It seems that almost everyone loves to draw up set plays and come up with new ways to get easy buckets for their team.
Basketball Plays: The Art of Running Set Plays and Scoring More Points
It's not surprising because there's nothing more exciting than drawing up a special play to get a basket when you really need it!
Imagine for a moment...
Your team is down by one.
There's 8 seconds left in the game.
You draw up a special play during time a out.
Your players execute to perfection...
And your team makes a wide open lay up right as the buzzer goes off and they win the game!!!
Does it get any better than that?
I think this is why so many people are intrigued by the set play and they're always trying to find new ones. It's a lot of fun!
But before we get too far, let's define a set play so we're all on the same page...
What is a set play?
A set play is a strategically planned and choreographed sequence of movements to get open shots and score points. Generally speaking the sequence is run through just one time.
Set plays are quick hitters to score points at a certain point during the game. They should not be your entire offensive system.
When should you use set plays?
A set play typically adds a twist to an offense. It gives you the opportunity to show the defense something different to keep them off balance. Plays can run into your motion offense, or you could choose to run a play after running your offense for a certain amount of time.
Set plays are most commonly run out of the following special situations:
- after time outs
- at the beginning of games (right after the tip off)
- at end of games
- when you really need a basket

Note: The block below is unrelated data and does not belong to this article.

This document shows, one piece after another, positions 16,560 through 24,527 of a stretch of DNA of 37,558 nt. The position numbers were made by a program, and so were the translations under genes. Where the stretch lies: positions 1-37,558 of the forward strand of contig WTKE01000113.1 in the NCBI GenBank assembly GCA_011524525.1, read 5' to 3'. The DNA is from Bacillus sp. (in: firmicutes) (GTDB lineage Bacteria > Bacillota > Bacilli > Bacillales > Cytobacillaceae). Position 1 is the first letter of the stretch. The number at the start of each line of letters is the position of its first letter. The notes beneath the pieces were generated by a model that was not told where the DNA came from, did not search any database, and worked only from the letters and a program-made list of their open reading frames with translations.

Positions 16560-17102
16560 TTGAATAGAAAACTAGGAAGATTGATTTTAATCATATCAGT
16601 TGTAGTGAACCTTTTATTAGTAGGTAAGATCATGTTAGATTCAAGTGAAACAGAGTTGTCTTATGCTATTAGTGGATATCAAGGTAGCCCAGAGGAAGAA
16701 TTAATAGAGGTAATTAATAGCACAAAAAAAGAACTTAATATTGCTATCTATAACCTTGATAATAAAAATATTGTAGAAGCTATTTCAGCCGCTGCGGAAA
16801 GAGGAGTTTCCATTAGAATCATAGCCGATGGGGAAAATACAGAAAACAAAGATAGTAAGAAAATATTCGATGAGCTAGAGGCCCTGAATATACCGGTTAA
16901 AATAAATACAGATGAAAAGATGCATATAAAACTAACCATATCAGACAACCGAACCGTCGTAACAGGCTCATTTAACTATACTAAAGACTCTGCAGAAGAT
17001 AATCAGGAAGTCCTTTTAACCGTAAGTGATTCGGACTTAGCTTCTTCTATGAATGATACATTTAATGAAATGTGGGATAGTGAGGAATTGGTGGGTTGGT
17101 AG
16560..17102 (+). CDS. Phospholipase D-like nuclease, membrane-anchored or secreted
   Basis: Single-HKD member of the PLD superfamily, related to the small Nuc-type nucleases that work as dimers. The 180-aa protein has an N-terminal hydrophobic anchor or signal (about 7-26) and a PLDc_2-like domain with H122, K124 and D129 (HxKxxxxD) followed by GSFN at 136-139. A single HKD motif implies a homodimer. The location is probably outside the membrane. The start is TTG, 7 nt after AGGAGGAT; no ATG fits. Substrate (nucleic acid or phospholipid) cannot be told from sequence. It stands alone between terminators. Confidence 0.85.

- when your offense is stagnant
- after your secondary break
How do you choose the right set plays for your team?
To choose the right set plays, you need to consider the following:
- Your offensive set. It's best to choose set plays that have the same formation as your offensive set. So for example, if you run your primary offense from a box set, it's best to choose plays that have a similar box formation. This way the defense doesn't get a cue to what's coming.
- Your personnel. This is important. If you have a phenomenal post player that is great at scoring inside, then you'll want to choose lots of plays that will get them open inside. If your post game is poor but you have great shooters and ball handlers, then choose plays that spread things out and keep the defense off balance. You'll need to carefully consider your players strengths and weaknesses when choosing your set plays.
- Your coaching preferences and philosophy. Not much needs to be said about this because it happens naturally. But this is a consideration. Are you a conservative coach that likes to slow things down and execute in the half court? Do you want to run and gun? Do you want to shoot lots of three pointers? All this will reflect the plays that you choose.
- Will you run the same plays and set offense every year? Or will you find new ones each year? This could obviously eliminate the plays you ran last year.
- What are your plays designed to do? Most coaches have a dozen or so plays in their back pocket to deal with various situations. So the first thing you should is do make a list of the various situations you want to be prepared for. To give you an idea, you might want a couple plays to get post players open, a couple plays when you need a basket during the game, a couple plays for end of game situations, and a couple plays for the end of periods. But keep in mind, it's better to just have a few good plays, that your players become really good at, rather than overloading your team with too many options.
To learn how to score more points and do a good job of running effective set plays, be sure to read this article:
16 Tips for Running Effective Plays
Once you learn the basics from the article above, here are a few set plays for you to try out:
IF YOU'D LIKE MORE SET PLAYS, check out our FREE 85 page ebook with 32 great basketball plays that are neatly organized and ready for you to print out in PDF format.